The disease extent as recorded intra operatively is shown (Table 4).
The state of the tympanic membrane at the time of the operation was recoded and can be compared to the pathology (Table 5).
The range of extra cranial complications recorded at time of mastoid were, in order of frequency; acute mastoiditis (n=15), sub-periosteal abscess, facial paresis/paralysis (n=3), sensory neural hearing loss (n=3) and neck abscess (n=1). It is worth re-iterating that these cases of acute mastoiditis are only those requiring a mastoidectomy and do not reflect the conservatively treated population during this period.
The intra-cranial complications recorded are in order of decreasing frequency; meningitis (n=4), cerebral abscess (n=2), encephalocoele (n=2). The facial nerve was dehiscent in 15.8% (n=25) cases and the lateral semi-circular canal was dehiscent in 3.2% (n=5) cases. There was dehiscent tegmen resulting in exposed dura during operation in 5.7% (n=9) cases.
The variation of mastoidectomy performed is compared against the pathology present (Table 6).
There were 59 cases of CWD mastoidectomy and 37 cases of CWU mastoidectomy. There were 3 cases of CWD approaches requiring revision and 8 cases of CWU requiring revision. All retraction pockets were performed as canal wall up procedures as were the miscellaneous pathologies (trauma and tumour). Of granulation and infectious cases requiring mastoidectomy the majority (83.9%) were performed CWU.
The state of the hearing ossicles at the time of the operation was recorded (Table 7). The most commonly involved ossicular structures were the stapes superstructure (23.4%, n=37), the lenticular process of incus (20.8%, n=33), the incus body (13.3%, n=21) and the malleus head (6.3%, n=10).
The total number of mastoidectomies performed for any indication over the 10-year period studied was 158. This represents an annual incidence rate of 9.9 per 100,000 people. This is comparable to the incidence of mastoidectomy (for any indication) performed in the US, which was reported as 7.3–27.4 per 100,000 (5).
There is a high incidence of operations performed on Aboriginal patients (46.2% of operations) despite this population demographic comprising only 9.2% of the total population (6). This is at least in part due to the increased incidence of chronic middle ear disease in this population (7). The number of mastoidectomies performed on indigenous children for cholesteatoma accounted for the largest subgroup in the paediatric data (Table 2) (36.4%) which may be in direct conflict with the existing publications that state that incidence of cholesteatoma in indigenous populations are indeed below the population average (8,9). Possible anatomical and social reasons for this were discussed by Jassar et al. (10). It is reasonable to expect that by collecting this data from patients who underwent mastoidectomies, there is likely a confounding factor in that more cholesteatomas are going to require a surgical intervention than chronic ear disease with or without perforation.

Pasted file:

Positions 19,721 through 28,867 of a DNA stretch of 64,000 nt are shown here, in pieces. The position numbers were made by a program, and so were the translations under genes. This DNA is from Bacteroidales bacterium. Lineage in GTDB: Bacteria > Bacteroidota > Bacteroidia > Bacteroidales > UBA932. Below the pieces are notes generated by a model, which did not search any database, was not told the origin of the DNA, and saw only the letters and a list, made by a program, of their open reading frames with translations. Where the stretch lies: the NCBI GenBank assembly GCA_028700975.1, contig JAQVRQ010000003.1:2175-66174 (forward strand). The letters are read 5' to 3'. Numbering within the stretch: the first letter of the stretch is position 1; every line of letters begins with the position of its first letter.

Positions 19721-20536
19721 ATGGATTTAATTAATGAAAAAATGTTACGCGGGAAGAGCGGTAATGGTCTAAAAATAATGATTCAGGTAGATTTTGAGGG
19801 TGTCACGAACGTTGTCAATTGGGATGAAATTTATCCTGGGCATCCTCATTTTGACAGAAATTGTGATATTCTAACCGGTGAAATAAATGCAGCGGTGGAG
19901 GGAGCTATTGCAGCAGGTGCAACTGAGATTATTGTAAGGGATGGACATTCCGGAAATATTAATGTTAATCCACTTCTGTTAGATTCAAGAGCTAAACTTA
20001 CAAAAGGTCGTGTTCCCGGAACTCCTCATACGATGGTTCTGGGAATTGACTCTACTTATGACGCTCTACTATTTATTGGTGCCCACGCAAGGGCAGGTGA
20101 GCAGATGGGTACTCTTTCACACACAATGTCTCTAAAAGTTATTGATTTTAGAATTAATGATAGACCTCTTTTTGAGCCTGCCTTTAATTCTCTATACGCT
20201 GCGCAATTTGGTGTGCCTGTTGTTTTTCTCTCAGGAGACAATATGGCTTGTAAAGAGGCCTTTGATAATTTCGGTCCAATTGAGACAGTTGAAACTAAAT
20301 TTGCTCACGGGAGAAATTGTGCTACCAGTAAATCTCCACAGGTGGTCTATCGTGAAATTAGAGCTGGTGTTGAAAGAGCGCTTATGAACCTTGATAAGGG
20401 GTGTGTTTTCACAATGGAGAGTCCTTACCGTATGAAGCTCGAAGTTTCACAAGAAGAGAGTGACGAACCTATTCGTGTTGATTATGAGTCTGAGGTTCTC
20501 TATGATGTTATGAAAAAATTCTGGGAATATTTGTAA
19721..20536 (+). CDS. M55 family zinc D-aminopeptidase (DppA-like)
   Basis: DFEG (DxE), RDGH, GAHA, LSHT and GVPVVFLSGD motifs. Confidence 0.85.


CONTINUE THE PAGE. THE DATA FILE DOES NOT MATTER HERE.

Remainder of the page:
The most common indication for mastoidectomy was cholesteatoma (67%). This represents an incidence of 6.7 per 100,000 people and is lower than the reported incidence rate of 9 to 12.6 cases per 100,000 (11-13). This may represent an underdiagnoses of the condition or a geographical or genetic component of the condition.
Granulation tissue or infection represented the second most common indication for mastoidectomy (20.9% of operations performed). It is well documented in the literature that a high prevalence of chronic suppurative otitis media (CSOM) is present in the Indigenous population in Australia (12–30% of the population) (14). Because of this, it would be expected that surgeries for CSOM including mastoidectomies would be higher.